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Issues and agendas to push

By Stephen Hagan - posted Wednesday, 19 March 2008

Dr Kelvin Kong said, when identified as Australia’s first Aboriginal surgeon: “The ideal day will be when it's not special - when there are thousands of Indigenous doctors.” (Sunday Telegraph, November 12, 2006.)

The affable Kevin Rudd continues to outshine opposition leader Brendan Nelson in the popularity stakes. In every poll presented since his National Apology address the PM has consistently recorded impressive figures greater than 70 per cent while his opposite lags well behind in unfamiliar single-figure territory.

His latest vision to bring together 1,000 of the best minds to the nation’s capital on April 19-20 to debate innovative ways of addressing Australia’s future challenges appears to have resonated well with the broader community.


Although the concept stumbled slightly when the he erred by nominating only one woman (actress Cate Blanchett) as session leader for one of the 10 summit topics, Rudd does appear largely to have made all the right calls on this and other issues of national significance in his first 100 days in office.

In the past week Dr Kelvin Kong stepped down from his role of session leader for the Indigenous session due to family health concern and was replaced by respected academic Dr Jackie Huggins. Dr Huggins inclusion has been warmly received by all Australians, especially Indigenous and female leaders respectively.

Now that the important and somewhat controversial session leaders have been identified, including Dr Huggins, belatedly for the Indigenous session, I anticipate more fervent monitoring of the next stage - the selection of the 100 delegates for each session - will be observed to ensure gender equity is evident.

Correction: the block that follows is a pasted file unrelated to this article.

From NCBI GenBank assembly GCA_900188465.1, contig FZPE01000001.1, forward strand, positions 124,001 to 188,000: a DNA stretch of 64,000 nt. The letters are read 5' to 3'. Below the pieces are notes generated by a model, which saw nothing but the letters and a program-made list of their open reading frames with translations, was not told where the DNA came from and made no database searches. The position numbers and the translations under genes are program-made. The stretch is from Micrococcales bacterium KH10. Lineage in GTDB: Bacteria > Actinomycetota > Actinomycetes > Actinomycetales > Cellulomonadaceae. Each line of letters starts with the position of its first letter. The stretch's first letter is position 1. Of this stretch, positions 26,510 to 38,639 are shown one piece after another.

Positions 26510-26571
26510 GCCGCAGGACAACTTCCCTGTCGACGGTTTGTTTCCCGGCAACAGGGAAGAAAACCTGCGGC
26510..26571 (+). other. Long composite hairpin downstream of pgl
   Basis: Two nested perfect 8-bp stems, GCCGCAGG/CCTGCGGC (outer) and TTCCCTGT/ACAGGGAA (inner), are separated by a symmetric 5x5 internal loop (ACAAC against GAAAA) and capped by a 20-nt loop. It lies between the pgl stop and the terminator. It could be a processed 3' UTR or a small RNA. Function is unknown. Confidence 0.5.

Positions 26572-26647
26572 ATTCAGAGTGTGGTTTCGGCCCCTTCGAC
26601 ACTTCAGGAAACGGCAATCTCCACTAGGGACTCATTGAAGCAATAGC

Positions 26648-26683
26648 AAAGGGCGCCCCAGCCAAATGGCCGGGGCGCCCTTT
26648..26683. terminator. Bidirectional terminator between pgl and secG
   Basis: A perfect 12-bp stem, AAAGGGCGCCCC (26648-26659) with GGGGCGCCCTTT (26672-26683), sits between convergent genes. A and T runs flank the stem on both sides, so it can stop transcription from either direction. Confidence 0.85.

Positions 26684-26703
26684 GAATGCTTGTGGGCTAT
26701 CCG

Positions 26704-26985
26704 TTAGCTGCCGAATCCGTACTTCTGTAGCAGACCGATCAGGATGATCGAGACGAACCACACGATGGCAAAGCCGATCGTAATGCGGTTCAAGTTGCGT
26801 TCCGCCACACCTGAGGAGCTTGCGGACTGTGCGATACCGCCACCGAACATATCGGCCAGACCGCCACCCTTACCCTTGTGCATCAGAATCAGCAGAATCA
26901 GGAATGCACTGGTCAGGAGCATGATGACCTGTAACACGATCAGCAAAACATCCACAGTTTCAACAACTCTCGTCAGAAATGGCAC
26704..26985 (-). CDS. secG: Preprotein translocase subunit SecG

At the home page for Australia 2020 Kevin Rudd he talks about the complex challenges that Australia is facing and the “need to get the best ideas we can from all Australians - business people, experts, community leaders - and just ordinary Australians”.

Dr Huggins, Chair of the Indigenous session, will have her hands full trying to maintain some semblance of order with 100 disparate Indigenous leaders and aspiring leaders who will bring to the table an myriad of issues and agendas to push.

I just hope that when she down to finalise the 100 Indigenous delegates to participate in this forum that she will not just select a predominance of the usual suspects.


I propose to Dr Huggins that she allocate 20 per cent of available positions to the “usual suspects” and allocate the balance to new players - those generally not invited to state or national conferences but work tirelessly within their community for their people - who can add to the national debate.

I also hope that she would secure an equitably representation of our youth, women and elders to be involved in the forum to address critical issues facing our people today.

To make it a bit easier for Dr Huggins I’ll provide my list of names of the 20 as a guide, most of whom I fully support while with others I have concerns about their politics: so she can do a cut and paste and then move on to the harder task of selecting 80 new names to come to the table with fresh ideas to complement established views.

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About the Author

Stephen Hagan is Editor of the National Indigenous Times, award winning author, film maker and 2006 NAIDOC Person of the Year.

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